Headache Home > Work and Migraines

Various physical and mental disabilities can interfere with a person's work; and migraines, according to the Equal Employment Opportunity Commission, are one of these disabilities. There are a number of things that an employer can do to accommodate an employee with migraines, such as providing noise canceling headsets or sound absorption panels, providing flexible leave when the employee is experiencing a migraine, and requesting that employees voluntarily refrain from wearing fragrances.

An Overview of Migraines at Work

The American Disabilities Act (ADA) does not contain a list of medical conditions that constitute disabilities. Instead, the ADA has a general definition of disability that each person must meet. A person has a disability if he or she has a physical or mental impairment that substantially limits one or more major life activities, has a record of such an impairment, or is regarded as having such an impairment.
According to the Equal Employment Opportunity Commission (EEOC), migraine headaches are considered impairment. Therefore, people with migraine headaches who are substantially limited in a major life activity will have a disability under the ADA. However, even if a person with alcoholism meets the definition of disability, an employer may discipline, discharge, or deny employment to an alcoholic whose current use of alcohol adversely affects job performance or conduct to the extent that he or she is not "qualified" (EEOC, 1992).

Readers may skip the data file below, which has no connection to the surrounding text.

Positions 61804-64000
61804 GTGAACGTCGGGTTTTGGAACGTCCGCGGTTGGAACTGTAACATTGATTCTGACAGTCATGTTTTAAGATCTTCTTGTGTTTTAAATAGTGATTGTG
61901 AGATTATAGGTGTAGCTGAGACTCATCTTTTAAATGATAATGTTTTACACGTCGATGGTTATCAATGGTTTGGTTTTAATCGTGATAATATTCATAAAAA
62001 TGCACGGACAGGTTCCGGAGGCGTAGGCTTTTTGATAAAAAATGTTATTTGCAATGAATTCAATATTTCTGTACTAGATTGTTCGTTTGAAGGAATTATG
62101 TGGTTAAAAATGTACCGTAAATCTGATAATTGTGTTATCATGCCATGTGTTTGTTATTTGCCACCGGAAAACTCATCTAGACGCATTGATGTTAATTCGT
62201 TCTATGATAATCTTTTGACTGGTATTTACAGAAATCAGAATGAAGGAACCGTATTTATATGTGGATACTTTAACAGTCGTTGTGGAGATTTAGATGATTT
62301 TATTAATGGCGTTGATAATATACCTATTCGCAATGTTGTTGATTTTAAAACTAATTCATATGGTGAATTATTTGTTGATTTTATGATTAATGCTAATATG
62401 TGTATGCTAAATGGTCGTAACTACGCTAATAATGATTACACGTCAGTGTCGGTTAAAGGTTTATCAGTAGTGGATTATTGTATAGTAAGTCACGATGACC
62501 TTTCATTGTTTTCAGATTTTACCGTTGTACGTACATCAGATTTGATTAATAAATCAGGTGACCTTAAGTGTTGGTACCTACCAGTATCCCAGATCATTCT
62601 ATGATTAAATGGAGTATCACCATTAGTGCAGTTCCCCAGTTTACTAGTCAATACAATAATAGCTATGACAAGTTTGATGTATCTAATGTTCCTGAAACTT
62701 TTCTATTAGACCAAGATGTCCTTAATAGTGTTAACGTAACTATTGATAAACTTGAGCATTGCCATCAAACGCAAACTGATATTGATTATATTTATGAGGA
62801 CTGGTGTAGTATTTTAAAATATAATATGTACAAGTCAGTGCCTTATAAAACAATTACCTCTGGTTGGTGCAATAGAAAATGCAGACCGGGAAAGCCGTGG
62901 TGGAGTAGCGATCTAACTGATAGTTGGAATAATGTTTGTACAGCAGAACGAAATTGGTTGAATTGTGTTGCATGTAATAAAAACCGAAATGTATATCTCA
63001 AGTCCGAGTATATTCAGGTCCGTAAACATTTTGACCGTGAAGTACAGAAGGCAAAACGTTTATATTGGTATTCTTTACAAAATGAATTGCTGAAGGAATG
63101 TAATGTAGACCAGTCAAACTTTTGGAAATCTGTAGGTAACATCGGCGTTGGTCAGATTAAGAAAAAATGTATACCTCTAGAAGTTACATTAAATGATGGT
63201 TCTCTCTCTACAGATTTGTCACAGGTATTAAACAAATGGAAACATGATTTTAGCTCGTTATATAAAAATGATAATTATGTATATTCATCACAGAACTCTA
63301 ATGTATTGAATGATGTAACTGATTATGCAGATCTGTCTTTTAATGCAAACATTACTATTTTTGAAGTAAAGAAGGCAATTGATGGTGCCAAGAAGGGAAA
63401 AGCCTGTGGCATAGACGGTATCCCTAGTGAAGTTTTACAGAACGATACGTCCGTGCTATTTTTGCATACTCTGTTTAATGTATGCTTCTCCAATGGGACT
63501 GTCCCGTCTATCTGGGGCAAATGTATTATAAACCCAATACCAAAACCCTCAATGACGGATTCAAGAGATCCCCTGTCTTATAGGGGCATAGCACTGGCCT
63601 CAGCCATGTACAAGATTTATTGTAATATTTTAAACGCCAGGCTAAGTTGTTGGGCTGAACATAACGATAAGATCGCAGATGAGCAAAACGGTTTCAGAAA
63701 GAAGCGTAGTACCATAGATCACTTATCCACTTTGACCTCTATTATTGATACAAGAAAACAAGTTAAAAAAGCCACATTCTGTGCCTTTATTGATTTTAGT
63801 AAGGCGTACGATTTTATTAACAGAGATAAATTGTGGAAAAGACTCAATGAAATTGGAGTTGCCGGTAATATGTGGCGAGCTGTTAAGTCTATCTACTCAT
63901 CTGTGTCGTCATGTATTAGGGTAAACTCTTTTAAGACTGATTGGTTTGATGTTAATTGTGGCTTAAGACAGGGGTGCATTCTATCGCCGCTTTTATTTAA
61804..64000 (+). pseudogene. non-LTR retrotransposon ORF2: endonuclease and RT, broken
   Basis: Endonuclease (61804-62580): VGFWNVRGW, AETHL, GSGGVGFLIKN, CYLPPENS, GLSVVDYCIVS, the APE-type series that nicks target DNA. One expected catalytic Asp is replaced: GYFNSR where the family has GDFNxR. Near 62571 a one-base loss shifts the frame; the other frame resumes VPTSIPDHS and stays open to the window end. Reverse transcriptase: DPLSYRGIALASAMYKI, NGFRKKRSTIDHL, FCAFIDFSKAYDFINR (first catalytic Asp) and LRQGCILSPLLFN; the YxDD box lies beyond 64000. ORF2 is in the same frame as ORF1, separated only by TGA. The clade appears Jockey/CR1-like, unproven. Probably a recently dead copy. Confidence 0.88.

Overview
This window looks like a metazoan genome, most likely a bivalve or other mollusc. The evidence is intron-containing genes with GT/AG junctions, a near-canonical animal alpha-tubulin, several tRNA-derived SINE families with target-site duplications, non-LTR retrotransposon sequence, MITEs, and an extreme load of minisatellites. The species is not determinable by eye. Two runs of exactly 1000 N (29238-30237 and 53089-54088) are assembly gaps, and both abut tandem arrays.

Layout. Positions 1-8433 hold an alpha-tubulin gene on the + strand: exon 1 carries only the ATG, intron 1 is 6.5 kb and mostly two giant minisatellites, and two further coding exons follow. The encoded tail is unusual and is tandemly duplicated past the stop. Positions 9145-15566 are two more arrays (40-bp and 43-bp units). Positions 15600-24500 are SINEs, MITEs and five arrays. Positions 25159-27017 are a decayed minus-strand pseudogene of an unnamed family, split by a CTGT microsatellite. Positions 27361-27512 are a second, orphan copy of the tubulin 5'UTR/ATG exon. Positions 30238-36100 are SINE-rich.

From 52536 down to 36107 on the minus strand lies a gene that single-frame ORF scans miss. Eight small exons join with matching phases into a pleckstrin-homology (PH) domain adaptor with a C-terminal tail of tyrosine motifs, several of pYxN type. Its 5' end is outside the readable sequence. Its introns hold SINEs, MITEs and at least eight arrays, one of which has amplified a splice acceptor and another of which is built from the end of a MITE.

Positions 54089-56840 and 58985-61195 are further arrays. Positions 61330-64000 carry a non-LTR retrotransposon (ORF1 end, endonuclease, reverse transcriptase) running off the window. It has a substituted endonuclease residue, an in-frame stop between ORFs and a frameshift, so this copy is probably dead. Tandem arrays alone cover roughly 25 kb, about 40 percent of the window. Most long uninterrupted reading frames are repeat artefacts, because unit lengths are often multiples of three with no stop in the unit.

Questions for Employers to Consider

The following are suggested questions for employers to consider:
  • What limitations is the employee with migraine headaches experiencing?
  • How do these limitations affect the employee and the employee's job performance?
  • What specific job tasks are problematic as a result of these limitations?
  • What accommodations are available to reduce or eliminate these problems?
  • Are all possible resources being used to determine possible accommodations?
  • Has the employee with migraine headaches been consulted regarding possible accommodations?
  • Once accommodations are in place, would it be useful to meet with the employee with migraine headaches to evaluate the effectiveness of the accommodations and to determine whether additional accommodations are needed?
  • Do supervisory personnel and employees need training regarding migraine headaches?
Written by/reviewed by:
Last reviewed by: Arthur Schoenstadt, MD
Last updated/reviewed:
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